Posts tagged Isaac Asimov

Robot in Czech, Část Druhá

The Three Laws of Robotics

  1. A robot may not injure a human being or, through inaction, allow a human being to come to harm.
  2. A robot must obey the orders given to it by human beings, except where such orders would conflict with the First Law.
  3. A robot must protect its own existence as long as such protection does not conflict with the First or Second Law.

Isaac Asimov’s Three Laws of Robotics are a great literary device, in the context they were designed for — that is, as a device to allow Isaac Asimov to write some new and interesting kinds of stories about interacting with intelligent and sensitive robots, different from than the bog-standard Killer Robot stories that predominated at the time. He found those stories repetitive and boring, so he made up some ground rules to create a new kind of story. The stories are mostly pretty good stories some are clever puzzles, some are unsettling and moving, some are fine art. But if you’re asking me to take the Three Laws seriously as an actual engineering proposal, then of course they are utterly, irreparably immoral. If anyone creates intelligent robots, then nobody should ever program an intelligent robot to act according to the Three Laws, or anything like the Three Laws. If you do, then what you are doing is not only misguided, but actually evil.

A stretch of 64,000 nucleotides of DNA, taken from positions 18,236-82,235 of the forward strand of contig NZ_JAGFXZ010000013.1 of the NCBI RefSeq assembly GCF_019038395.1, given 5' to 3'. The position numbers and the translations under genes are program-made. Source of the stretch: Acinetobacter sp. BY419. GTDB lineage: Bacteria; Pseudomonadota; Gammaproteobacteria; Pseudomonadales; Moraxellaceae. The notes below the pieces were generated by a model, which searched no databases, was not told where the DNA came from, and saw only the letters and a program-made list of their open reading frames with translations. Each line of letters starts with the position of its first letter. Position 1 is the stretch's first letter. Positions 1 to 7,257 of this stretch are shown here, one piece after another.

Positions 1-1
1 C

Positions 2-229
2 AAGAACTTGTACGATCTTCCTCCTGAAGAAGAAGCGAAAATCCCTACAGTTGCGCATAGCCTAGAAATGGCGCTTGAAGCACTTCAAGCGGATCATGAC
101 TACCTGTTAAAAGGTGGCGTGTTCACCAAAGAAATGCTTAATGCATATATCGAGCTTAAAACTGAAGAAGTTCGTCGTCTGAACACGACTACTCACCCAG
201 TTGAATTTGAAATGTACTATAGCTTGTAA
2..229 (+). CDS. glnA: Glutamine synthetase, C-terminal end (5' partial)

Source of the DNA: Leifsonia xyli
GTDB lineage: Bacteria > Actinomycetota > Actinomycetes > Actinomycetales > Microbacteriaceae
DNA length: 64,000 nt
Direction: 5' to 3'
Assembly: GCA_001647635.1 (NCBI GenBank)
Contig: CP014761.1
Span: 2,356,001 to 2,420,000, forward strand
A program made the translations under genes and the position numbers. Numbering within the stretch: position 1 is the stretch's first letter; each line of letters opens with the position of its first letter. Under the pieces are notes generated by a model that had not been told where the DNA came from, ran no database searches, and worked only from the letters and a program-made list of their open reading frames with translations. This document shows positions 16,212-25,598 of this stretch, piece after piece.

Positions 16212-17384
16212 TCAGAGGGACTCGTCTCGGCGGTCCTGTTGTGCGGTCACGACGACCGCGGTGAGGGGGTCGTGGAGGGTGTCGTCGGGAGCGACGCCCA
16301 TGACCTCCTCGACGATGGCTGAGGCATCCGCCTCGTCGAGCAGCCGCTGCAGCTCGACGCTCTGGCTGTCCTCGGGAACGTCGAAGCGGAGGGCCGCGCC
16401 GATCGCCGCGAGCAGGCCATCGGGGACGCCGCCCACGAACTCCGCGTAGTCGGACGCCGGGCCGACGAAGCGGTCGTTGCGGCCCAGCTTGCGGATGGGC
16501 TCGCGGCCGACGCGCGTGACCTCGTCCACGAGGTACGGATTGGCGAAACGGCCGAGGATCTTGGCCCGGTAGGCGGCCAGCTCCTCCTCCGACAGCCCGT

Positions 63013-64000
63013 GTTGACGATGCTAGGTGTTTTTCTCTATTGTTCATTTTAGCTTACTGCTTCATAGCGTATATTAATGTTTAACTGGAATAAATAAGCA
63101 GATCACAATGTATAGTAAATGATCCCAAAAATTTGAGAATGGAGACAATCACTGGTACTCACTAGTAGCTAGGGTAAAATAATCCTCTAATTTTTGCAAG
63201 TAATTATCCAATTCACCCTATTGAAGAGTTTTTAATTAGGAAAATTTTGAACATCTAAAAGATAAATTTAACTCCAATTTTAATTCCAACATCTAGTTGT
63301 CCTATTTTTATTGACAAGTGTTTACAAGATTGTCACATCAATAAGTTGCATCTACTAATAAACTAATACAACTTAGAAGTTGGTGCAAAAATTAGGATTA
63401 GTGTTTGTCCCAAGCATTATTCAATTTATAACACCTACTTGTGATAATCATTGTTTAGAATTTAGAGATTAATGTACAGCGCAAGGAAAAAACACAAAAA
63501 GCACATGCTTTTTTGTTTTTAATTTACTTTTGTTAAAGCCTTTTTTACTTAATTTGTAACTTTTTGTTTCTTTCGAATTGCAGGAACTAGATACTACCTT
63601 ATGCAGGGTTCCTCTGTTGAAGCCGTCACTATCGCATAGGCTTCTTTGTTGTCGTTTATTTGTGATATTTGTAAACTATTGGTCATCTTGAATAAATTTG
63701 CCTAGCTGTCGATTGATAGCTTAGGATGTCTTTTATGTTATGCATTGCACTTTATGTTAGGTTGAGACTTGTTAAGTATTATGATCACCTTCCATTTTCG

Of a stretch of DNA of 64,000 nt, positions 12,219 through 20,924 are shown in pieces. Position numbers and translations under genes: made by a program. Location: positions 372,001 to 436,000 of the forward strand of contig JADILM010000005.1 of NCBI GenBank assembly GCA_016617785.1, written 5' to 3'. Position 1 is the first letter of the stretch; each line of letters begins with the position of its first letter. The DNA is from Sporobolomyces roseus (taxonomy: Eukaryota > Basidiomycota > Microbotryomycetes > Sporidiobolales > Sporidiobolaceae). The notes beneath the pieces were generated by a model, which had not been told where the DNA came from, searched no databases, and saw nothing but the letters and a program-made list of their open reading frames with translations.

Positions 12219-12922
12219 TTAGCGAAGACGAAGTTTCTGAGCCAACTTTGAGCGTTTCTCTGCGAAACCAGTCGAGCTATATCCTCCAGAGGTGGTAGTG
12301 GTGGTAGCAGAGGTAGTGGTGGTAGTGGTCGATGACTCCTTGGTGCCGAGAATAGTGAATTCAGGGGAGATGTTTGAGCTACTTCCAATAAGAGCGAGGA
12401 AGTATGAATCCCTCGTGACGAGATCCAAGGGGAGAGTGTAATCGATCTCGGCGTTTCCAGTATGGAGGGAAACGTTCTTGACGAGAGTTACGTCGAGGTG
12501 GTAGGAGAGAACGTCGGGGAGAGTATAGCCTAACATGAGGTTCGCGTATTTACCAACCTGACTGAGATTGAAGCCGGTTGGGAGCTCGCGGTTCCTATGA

Here’s a recent xkcd comic which is supposedly about science fiction, but really about game-theoretic equilibria:

xkcd: The Three Laws of Robotics.
(Copied under CC BY-NC 2.5.)

The comic is a table with some cartoon illustrations of the consequences.

Why Asimov Put The Three Laws of Robotics in the Order He Did:

Possible Ordering Consequences
  1. (1) Don’t harm humans
  2. (2) Obey orders
  3. (3) Protect yourself
[See Asimov’s stories] BALANCED WORLD
  1. (1) Don’t harm humans
  2. (3) Protect yourself
  3. (2) Obey orders

Human: Explore Mars! Robot: Haha, no. It’s cold and I’d die.

FRUSTRATING WORLD.

  1. (2) Obey orders
  2. (1) Don’t harm humans
  3. (3) Protect yourself

[Everything is burning with the fire of a thousand suns.]

KILLBOT HELLSCAPE

  1. (2) Obey orders
  2. (3) Protect yourself
  3. (1) Don’t harm humans

[Everything is burning with the fire of a thousand suns.]

KILLBOT HELLSCAPE